Dissertation Notes August 22nd 2011
Images of violence precipitating art (precipitate is not the right word)
1. Abu Ghraib
Death by a 1000 cuts
I am critical of Botero’s project of painting and drawing of the Abu Ghraib spectacle. The effect of illustrating
It is seductive, the work reads like a pornography of violence // Botero’s voluptuous curvy figurative painting style sits ill with the severity of the subject matter. On opening the book I am (as intended) repulsed by the images’ content, yet I am attracted to the orgy of sensuality that is Botero’s style. This problematizes the work.
[ previously I also thought that beauty may attract an audience to a subject that otherwise they may shut their eyes to.]
It is more beautiful and attractive than it ought to be, given it’s intention to be sided with anti-torture and Pro-human rights positions. What the work offers instead is diluted and trivialized. This work is rather imaginable on the walls of an abuse-fetishist, a radically xenophobic, pro-westerner for whom these drawings and paintings could fill the gap that the Abu Ghraib photographs left void: they were trophy photographs but not objects of beauty. I see Botero’s work naively falling into a field of promoting Abu Ghraib and its wider implications, not as intended condemning it.
This standpoint creates problems for myself. My own work, too falls into the ‘trap’ of being just a little too beautiful which dilutes it’s strengths of expression. I thought; until the moment of opening Botero’s book; that it was a good thing to work with images that emerge from Abu Ghraib and other abusive and violent events. I have in the past used newspaper photographs and created charcoal drawings, I thought this was really good work. The moment I opened Botero’s book changed all that, I don’t know how we can today use those images without falling prey to those interpretations that will see this as a glorification of the events. How can work respond, be memorial but not be promotional tool? How not to feed the propaganda we oppose? Botero’s succulent depictions of abuse, humiliation and torture are shocking but remain in the field of voyeurism.
Copying an image in the artist’s own signature style does not criticize the image, even if that is the intention. [the intention has to be clear not just intended] Without a foreword, which expresses a firm stance against the abuses at Abu Ghraib I could just as easily assume this work is in favour. What is assumed by the artist is my (the viewer’s) moral / ethical standpoint, but this is influenced by culture, accessibility to neutral and varied knowledge and propaganda. If I was to take the position that those ‘detainees’; who are not prisoners and therefore not enough to fall under the Geneva convention; they are indeed deserving of everything they get, are less human, more bestial and worthy of my loathing THEN I could see Botero’s work as a victory affirming my position. Showing violence alone does not criticize it sufficiently.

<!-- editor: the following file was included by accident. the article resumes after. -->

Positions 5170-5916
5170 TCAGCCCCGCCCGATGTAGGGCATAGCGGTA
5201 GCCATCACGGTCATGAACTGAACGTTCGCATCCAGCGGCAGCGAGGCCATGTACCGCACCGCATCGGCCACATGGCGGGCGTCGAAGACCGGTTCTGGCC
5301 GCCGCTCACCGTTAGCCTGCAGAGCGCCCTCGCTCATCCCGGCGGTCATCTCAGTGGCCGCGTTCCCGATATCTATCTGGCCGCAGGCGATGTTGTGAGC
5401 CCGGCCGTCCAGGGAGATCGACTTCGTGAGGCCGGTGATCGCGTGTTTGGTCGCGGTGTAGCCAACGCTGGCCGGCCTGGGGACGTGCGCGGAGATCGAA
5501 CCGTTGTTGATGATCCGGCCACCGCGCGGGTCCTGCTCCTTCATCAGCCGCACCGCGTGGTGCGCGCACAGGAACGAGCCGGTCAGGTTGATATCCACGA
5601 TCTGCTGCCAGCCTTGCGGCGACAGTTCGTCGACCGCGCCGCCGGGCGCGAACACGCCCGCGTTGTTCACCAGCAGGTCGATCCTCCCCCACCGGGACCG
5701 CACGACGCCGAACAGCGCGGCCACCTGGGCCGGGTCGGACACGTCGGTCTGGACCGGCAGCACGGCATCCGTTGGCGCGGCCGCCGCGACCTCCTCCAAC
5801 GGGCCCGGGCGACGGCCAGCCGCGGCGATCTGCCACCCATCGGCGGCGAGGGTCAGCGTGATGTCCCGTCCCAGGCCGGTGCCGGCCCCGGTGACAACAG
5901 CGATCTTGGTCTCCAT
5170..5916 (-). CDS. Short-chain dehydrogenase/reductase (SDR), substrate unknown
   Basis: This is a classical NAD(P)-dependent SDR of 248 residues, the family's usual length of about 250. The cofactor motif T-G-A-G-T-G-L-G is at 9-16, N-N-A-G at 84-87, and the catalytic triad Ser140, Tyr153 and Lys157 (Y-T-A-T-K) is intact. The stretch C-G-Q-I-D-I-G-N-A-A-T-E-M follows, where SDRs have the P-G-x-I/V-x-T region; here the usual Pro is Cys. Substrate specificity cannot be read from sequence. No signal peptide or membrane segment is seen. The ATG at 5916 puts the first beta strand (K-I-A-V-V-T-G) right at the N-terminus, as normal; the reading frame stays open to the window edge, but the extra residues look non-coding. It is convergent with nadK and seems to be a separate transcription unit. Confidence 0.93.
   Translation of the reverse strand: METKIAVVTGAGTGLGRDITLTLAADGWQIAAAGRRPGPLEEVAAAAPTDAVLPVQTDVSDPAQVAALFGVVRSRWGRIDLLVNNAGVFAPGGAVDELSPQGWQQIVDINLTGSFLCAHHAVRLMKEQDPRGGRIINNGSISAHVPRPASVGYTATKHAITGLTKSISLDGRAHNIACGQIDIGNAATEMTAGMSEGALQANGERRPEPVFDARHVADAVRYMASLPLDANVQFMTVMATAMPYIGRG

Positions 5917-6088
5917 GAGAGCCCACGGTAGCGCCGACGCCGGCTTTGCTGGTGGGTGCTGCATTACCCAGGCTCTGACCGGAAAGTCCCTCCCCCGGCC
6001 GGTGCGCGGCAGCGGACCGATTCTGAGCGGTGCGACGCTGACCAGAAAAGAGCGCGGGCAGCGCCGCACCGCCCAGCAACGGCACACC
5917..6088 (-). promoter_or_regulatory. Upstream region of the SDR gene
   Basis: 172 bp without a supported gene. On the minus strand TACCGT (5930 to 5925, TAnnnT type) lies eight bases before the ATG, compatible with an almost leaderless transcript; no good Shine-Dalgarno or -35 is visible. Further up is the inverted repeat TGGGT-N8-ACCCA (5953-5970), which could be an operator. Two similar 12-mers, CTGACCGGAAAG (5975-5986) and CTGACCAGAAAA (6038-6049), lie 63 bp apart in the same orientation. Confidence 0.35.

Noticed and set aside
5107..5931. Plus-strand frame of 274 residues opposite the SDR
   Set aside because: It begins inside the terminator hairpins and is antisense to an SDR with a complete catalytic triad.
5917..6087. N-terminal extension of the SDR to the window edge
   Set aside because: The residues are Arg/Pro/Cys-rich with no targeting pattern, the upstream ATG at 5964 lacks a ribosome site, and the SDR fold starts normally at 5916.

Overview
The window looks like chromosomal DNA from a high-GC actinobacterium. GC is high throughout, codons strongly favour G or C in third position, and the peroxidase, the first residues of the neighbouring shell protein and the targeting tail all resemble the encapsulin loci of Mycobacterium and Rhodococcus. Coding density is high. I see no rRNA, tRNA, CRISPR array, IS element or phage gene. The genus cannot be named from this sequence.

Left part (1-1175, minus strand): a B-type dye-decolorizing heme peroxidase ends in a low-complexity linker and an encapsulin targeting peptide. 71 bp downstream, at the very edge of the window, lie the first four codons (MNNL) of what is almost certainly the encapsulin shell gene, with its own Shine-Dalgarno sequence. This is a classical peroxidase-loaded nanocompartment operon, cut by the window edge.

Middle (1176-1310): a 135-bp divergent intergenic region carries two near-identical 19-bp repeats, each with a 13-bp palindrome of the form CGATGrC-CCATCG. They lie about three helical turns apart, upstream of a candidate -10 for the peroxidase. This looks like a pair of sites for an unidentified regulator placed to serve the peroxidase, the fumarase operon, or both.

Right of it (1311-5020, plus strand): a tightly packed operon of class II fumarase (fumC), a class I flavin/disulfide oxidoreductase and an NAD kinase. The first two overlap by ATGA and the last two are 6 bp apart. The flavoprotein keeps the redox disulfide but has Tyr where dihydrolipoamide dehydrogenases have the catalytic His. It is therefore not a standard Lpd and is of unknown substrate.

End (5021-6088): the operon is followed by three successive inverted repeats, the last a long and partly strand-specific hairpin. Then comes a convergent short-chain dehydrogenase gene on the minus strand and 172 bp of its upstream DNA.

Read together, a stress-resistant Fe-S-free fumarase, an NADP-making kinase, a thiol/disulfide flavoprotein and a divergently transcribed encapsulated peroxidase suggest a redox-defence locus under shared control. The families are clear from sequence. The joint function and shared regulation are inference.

Now I have a problem. Up until the moment I considered Botero’s work I did think that showing violence was criticising violence. However this us assuming shared moral values. However if for some the images of violence are as the sights of the chopped of heads of the crussades and religious inquisitions were to those righteously claiming that they were indeed acting in the interest of ‘god’ THEN there is a problem. Those were almost unarguable actions, argue against them and your head was next. For the crussaders these heads were the confirmation of triumph.
Chapman Project Zygotic:
I have a passionate dislike and loathing for the Chapman brothers but admit an admiration for their tenacity, however I wish they would apply themselves to something less gory and sensational. I include thoughts I first had when I first saw this work in 1997 or -98 and loathed it intensely. I would like to revisit that sense of anger and see if I can add to my previous essay.
Dins says in a youtube video:” ..if you enter the train of making art, the presupposition is that a work of art however nasty it is that ultimately it must serve some morally profound ambition. It still must be attached to the notion of progress, enlightenment, goodness and all nice things. What happens if you make a work of art where you might say ‘no’ it’s only nasty.”
[HUNT FOR THAT ESSAY!]